• WcP Blog | World Culture Pictorial
  • WcP Blog | World Culture Pictorial
  • WcP Blog | World Culture Pictorial

Sticky

Greetings, dear readers!
2018 marked the 10th anniversary of World Culture Pictorial online journal, and we’re ringing in 2019 with a site relaunch with more mobile-friendly and other features for your viewing enjoyment.

The archives from 2008 to 2018 can be found at the original site http://www.worldculturepictorial.com/blog/archive whereas all new entries will be posted here going forward.

A big Thank-You to long-time visitors and new, and a very Happy New Year to all!
Publisher, WcP Blog

(quote)

It’s common knowledge that there are few things in this world more enjoyable than the sight of a small dachshund balancing random household objects on its adorable little head – Harlso the Balancing Hound, with his slightly baffled expression and penchant for balancing even the most unexpected of objects (occasionally while in costume)…

(unquote)

Photo courtesy pawculture.com

(quote)

A Utah woman who needed her tire changed got a little help from a homeless man, who saw her in the parking lot and noticed she needed a hand.
“I’m old school. I believe in the Golden Rule,” Charles Logan, 56, told InsideEdition.com. “If a little lady needs her tire fixed, you go down there read more

(quote)

A Viking bridge that took three years to build in Denmark is finally done.
The bridge, which is now considered to be the world’s longest Viking bridge, was built using the tools and methods that Vikings would have used. More than 1,000 people, including craftspeople and children, helped build the bridge throughout read more

(quote)

Clarence Smoyer received the surprise — and the award — of a lifetime, when the Army bestowed on him the Bronze Star for his heroism as a tank gunner during World War II.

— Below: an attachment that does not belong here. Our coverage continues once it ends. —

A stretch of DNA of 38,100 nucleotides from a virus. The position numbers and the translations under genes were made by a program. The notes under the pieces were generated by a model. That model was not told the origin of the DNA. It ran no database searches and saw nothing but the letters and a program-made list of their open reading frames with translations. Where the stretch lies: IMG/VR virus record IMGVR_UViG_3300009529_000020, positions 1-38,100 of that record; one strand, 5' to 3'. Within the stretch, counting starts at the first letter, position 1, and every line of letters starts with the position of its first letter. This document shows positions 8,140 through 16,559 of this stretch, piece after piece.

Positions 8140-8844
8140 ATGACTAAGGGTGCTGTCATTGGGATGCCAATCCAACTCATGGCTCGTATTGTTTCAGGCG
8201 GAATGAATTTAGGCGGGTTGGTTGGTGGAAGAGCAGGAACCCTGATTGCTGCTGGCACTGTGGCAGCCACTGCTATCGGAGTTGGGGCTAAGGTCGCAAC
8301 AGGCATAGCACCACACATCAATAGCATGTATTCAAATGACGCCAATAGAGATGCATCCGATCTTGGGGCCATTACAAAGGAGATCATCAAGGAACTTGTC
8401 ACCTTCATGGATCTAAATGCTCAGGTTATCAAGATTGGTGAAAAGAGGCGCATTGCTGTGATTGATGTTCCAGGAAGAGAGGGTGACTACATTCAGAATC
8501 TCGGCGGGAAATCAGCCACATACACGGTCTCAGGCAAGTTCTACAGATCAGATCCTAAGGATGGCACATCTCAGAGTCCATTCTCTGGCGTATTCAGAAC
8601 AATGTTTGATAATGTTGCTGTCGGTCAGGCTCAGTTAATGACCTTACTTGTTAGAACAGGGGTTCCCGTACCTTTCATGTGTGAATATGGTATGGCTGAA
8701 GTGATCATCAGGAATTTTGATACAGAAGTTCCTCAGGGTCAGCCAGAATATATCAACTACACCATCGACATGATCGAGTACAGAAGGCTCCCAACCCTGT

Flanked by a Sherman tank parked on the National Mall just behind the World War II Memorial, Mr. Smoyer and relatives of three of his late crew members read more

(quote)

Some fifty years before the Mayflower left port, a band of French colonists came to the New World.
Like the later English Pilgrims, these Protestants were victims of religious wars, raging across France and much of Europe. And like those later Pilgrims, they too wanted religious freedom and the chance for a new life. But they also wanted to read more

(quote)

Britain’s first plastic-free nursery has been unveiled, as artificial toys are swapped with wooden alternatives and food with unrecyclable packaging is banned.

New World Nursery in Washington, Tyne and Wear, has spent two years and £400 making its rooms eco-friendly to help stimulate children’s read more

(quote)

Next year, French company Agripolis is opening a 150,000-square-foot urban farm in Paris, where, according to The Guardian, it will grow more than 2,000 pounds of fruits and vegetables every day during high season. The farm is located in the 15th arrondissement, where it will occupy the rooftop of a sprawling entertainment complex that’s currently read more

(quote)

Brazil has banned most legal fires used to clear land for 60 days in a bid to stop the spread of burning which has destroyed parts of the Amazon rain forest. The ban coincides with the dry season in Brazil, which is when most fires are usually set.

There has been more than an 80 per cent increase in the number of fires read more

(quote)

Endless federal red ink may doom Social Security recipients
According to a new report from the Congressional Budget Office (CBO), the average federal deficit is now expected to hit an eye-popping $1.2 trillion per year between 2020 and 2029—a total of $12.2 trillion over that period.

The new deficit figures read more

(quote)

“Never was so much owed by so many to so few” was a speech made by the British prime minister Winston Churchill on 20 August 1940 during World War II. The name stems from the specific line in the speech, Never in the field of human conflict was so much owed by so many to so few, referring to the ongoing efforts of the Royal Air Force crews read more

(quote)

Charles Santore, 84, nationally known illustrator from South Philadelphia was born into an Italian-Irish family. He began his career in 1956 working as a freelance illustrator for local advertising agencies and publications such as the Saturday Evening Post, Life, Redbook, and the Ladies’ Home Journal. read more

Sailor Boris Herrmann, Greta’s father Svante Thunberg, and Greta Thunberg

(quote)

Team Malizia, skippered by Pierre Casiraghi and Boris Herrmann have the great honour and pleasure to sail Greta Thunberg from the UK to New York for the UN Climate Action Summit on Malizia II. The journey will start in mid-August. Greta chose to sail with Team Malizia as they offered a zero-carbon mode of transport to reach the USA.

Pierre read more